W3C home > Mailing lists > Public > w3c-sgml-wg@w3.org > November 1996

RE: Simple solution? Pub. Idents. vs URN.

From: Paul Prescod <papresco@calum.csclub.uwaterloo.ca>
Date: Fri, 29 Nov 1996 17:00:12 -0500
Message-Id: <1.5.4.32.19961129220012.009462d0@csclub.uwaterloo.ca>
To: Martin Cottreau <martinc@andyne.com>, "w3c-sgml-wg@w3.org" <w3c-sgml-wg@w3.org>
At 12:35 PM 11/29/96 -0500, Martin Cottreau wrote:
>There are applications of XML that don't require FPIs, the biggest one
>simply being a replacement for HTML, so people will stop putting
>processing information in comments.  It's not all singing and all
>dancing, but simple XML with URL (for now...) and style sheets
>would solve a lot of people's problems right now.

And how would an optional FPI extension to the syntax change that?

>I agree we have to consider what impact not having FPI will have,
>but my gut feeling is that a) the ERB has already done this before
>deciding to drop them in the first place and b) the Web will
>evolve towards some sort of FPI mechanism. 
>(wasn't that the point of the original e-mail in this thread?)

The Web's FPI mechanism under development is explicitly designed to support
namespaces like "FPI:", and to "grandfather in" any existing namespace
(phone numbers, license plates, ISBN numbers, FPIs, etc.) In other words, we
can put Public Identifiers in the standard today, or put an identical
construct in a year from now, and in the meantime, the people who are
already using them in the SGML community will be without them, for no good
reason.

All I am asking for (and I *think* that this is what other are asking for)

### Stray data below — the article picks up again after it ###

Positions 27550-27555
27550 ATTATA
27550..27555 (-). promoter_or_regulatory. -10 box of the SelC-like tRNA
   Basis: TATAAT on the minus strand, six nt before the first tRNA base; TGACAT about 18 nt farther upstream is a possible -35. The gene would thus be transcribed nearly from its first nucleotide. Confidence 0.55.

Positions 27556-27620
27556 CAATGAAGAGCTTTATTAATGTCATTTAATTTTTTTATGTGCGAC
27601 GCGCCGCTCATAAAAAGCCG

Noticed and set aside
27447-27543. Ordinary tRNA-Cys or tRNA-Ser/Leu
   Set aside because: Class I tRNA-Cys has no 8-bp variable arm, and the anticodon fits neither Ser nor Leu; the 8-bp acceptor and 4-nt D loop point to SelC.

is a "hook" for public names, not a standard for how to resolve them.

>We shouldn't try to redefine addressing on the Web: it's clear there
>are other activities within the W3C which may solve the problem.

I am not trying to redefine addressing on the Web. FPIs are for use *off of*
the Web. They are for internal systems, and inter-company systems, for user
groups and application groups. Every document that is published on the Web
should have URLs with the FPIs.

>We have to concentrate on making XML easy and useful.   According
>to Jon we only have a six month window to just get a new markup
>language out there.  

I'm not sure what is so special about the next six months, but I highly
doubt that an extra paragraph in the spec about an optional, non-parsed,
black-box-string, ignore-it-if-you-don't-understand-it string would slow us
down much. Think of it as an "addressing processing instruction".

>On FPI, I hope we punt.

SGML punted on FPIs 10 years ago. It made them optional, and made the
mechanisms for resolving them optional and system-specific. That was the
right decision then, and it is the right decision now. The fact that people
are using them successfully is evidence enough that they are right, and
there is *never* a case where the existence of a public identifier makes the
parsing or use of a document harder.

 Paul Prescod
Received on Friday, 29 November 1996 16:58:08 EST

This archive was generated by hypermail pre-2.1.9 : Wednesday, 24 September 2003 10:03:44 EDT